MUSHROOM-NUT BURGER: Firm & Tasty!

I hesitate to use the word “burger” for my Mushroom-Nut Burger because it sounds like I’m trying to pass this recipe off as an imitation hamburger – so close to the real thing, you’ll think you’re eating meat. While there are some excellent plant based (aka, fake) burgers on the market now (such as Impossible Burger and Beyond Burger) that can satisfy that craving for meat, this is not one of those.

I really should call this recipe Mushroom-Nut Burger-Alternative because, like my Black Bean Burger recipe, this is merely a patty decked out like a hamburger. It’s not meant to fool anyone….but, it IS delicious!

In developing my Mushroom-Nut Burger, I felt like Goldilocks – trying to find a blend that wasn’t so soft it collapsed, but not so dry it crumbled. I wanted one that was just right.

My greatest challenge was creating a firm patty. I hate when I bite into a veggie burger that appears to be firm because the outside is crusted over, only to find the inside is mush, oozing out the sides. It becomes a bit like eating a melty ice cream cone.

I found the solution to be chopping the firm ingredients – the mushrooms and nuts – into large pieces, so it acts like a skeleton. This prevents the outside from collapsing and the center from squishing out.

The second challenge was binding the ingredients so the patty doesn’t fall apart as you’re eating it. I found 2 eggs and 45 grams (1.5 oz) of flour to be the key. I strongly suggest you weight the flour because I tried less flour and it didn’t work as well.

MUSHROOM-NUT BURGER – makes 4 patties

  • 59g (2oz) (1/3 cup) raw short, sticky rice
  • 150ml (2/3 cup) water
  • 14g (1 tbsp) butter
  • 120g (4oz) (1 cup) onions, chopped
  • 53g (2oz) (3/4 cup) firm mushrooms such as white common or cremini
  • 91g (3oz) (include stem in weight) shiitake mushrooms
  • 1/4 tsp dried thyme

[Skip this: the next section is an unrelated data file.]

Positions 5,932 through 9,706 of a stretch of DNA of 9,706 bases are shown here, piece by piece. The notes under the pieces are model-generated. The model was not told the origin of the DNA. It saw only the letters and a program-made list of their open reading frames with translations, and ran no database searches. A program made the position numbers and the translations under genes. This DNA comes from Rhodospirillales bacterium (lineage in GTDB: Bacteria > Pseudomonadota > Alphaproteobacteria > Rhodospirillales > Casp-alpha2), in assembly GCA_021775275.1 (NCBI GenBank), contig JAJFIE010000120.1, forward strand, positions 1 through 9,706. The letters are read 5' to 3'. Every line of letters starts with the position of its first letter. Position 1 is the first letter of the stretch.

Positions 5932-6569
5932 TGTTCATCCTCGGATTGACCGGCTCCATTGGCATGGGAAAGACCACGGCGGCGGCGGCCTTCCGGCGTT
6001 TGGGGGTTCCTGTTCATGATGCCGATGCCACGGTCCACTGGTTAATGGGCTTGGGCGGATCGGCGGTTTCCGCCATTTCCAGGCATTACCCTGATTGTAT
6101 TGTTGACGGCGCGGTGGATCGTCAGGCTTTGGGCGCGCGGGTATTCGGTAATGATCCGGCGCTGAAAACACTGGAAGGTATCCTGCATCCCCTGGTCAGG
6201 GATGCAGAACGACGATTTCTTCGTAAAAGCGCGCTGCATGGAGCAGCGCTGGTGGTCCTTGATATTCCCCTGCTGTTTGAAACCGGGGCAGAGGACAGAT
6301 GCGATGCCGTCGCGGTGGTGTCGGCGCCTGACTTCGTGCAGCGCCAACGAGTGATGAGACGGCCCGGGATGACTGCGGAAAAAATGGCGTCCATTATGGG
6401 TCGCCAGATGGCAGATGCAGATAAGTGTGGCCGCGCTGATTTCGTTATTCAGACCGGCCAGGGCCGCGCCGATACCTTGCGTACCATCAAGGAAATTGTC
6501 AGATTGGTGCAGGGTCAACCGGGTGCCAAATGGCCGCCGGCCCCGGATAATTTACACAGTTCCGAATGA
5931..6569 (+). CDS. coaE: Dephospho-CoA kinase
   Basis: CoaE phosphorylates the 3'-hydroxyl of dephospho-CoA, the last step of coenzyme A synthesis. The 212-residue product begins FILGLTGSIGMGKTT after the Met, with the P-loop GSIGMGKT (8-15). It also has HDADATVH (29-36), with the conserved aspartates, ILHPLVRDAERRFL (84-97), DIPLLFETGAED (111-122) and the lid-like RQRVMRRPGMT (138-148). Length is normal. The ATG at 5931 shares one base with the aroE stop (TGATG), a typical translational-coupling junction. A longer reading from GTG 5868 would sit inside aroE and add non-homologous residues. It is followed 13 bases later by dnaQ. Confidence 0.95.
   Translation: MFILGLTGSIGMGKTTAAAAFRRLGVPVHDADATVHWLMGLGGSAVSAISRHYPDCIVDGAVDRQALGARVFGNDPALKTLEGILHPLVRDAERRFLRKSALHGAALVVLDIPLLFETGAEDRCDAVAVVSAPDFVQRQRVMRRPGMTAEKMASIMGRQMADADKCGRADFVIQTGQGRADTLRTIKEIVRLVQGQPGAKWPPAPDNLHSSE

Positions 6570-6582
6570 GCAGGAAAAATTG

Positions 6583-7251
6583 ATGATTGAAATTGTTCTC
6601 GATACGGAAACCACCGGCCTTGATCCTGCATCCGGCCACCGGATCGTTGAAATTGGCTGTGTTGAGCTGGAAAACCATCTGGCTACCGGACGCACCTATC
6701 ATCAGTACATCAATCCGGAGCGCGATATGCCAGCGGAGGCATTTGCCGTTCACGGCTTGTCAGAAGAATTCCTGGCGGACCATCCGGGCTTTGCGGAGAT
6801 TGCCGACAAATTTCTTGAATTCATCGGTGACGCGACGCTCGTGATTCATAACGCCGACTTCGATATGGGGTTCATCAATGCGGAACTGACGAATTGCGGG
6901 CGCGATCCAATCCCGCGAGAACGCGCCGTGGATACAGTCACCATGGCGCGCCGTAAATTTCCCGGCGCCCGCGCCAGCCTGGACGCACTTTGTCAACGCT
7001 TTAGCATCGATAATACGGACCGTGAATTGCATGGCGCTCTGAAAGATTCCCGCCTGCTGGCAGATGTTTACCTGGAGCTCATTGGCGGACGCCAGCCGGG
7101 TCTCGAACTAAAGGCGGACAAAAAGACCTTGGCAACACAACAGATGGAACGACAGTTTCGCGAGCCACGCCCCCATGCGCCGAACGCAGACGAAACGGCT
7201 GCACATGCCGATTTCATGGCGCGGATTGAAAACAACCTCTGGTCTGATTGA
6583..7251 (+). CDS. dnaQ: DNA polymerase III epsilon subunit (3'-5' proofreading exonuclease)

• 1/4 tsp dried sage
  • 1/2 tsp dried marjoram
  • 1.5 tsp vegetarian Worchestershire sauce
  • 3/4 tsp salt
  • 1 garlic, pressed or minced
  • 70g (2.5oz) (3/4 cup) walnuts
  • 38g (1.25oz) (1/4 cup) salted cashews

Preheat oven to 190C° (375F°), rack in the center position.

Rinse the raw rice then, into a small saucepan, combine the rice and 150ml water. Cook, covered, until water is absorbed (about 12 minutes). SET TIMER FOR 10 MINUTES TO REMIND YOURSELF! Remove from heat and let cool.

Scrupulously wash mushrooms. Remove and discard the stems from the shiitakes only (they’re too woody to eat). Coarsely chop all the mushrooms – check the measuring tape in the photo for size. The mushrooms will shrink some when cooked.

Coarsely chop walnuts and cashews – check the measuring tape in photo below. Like the mushrooms, these will support the patty. That being said, if you have any nut crumbs on the cutting board, use them – I hate waste! Lightly toast nuts.

Into a skillet melt the butter over medium flame. Add in the onions and saute 2-3 minutes.

Into the onions add the mushrooms, thyme, sage, marjoram, Worchestershire sauce, salt, and garlic. Saute 6 minutes. Set aside to cool.

Into a large bowl, beat the eggs. Stir in the cooked rice, nuts, and cooled mushroom saute. Sprinkle in the flour and blend well.

Form 4 patties about 9cm (3.5″) in diameter and place on an oiled baking sheet.

Bake in the preheated 190C° (375F°) and bake for 15 minutes. Flip patties and bake another 15 minutes. Serve.

VEGETARIAN DOLMA: Satisfies The Craving When My Armenian Roots Call!

Holidays in my house were always spent with my Armenian father’s side of the family. As it so often is with immigrant gatherings, food played a major role. The main meal was served in the early afternoon. Then came the clean-up, followed by a second round of the main meal. Armenians love to eat!

Dolma (stuffed grape leaves) was a favorite and always plentiful. My grandmother’s recipe was the absolute best! (My Lebanese friend, Deborah, claims her grandmother’s is the best…but we’ll have to agree to disagree.)

Of course, once I became a vegetarian, my grandmother’s beef and lamb filled dolmas became a happy memory, testing my willpower at holiday dinners. Oh, yes, I made many attempts at a vegetarian version, but they never came close.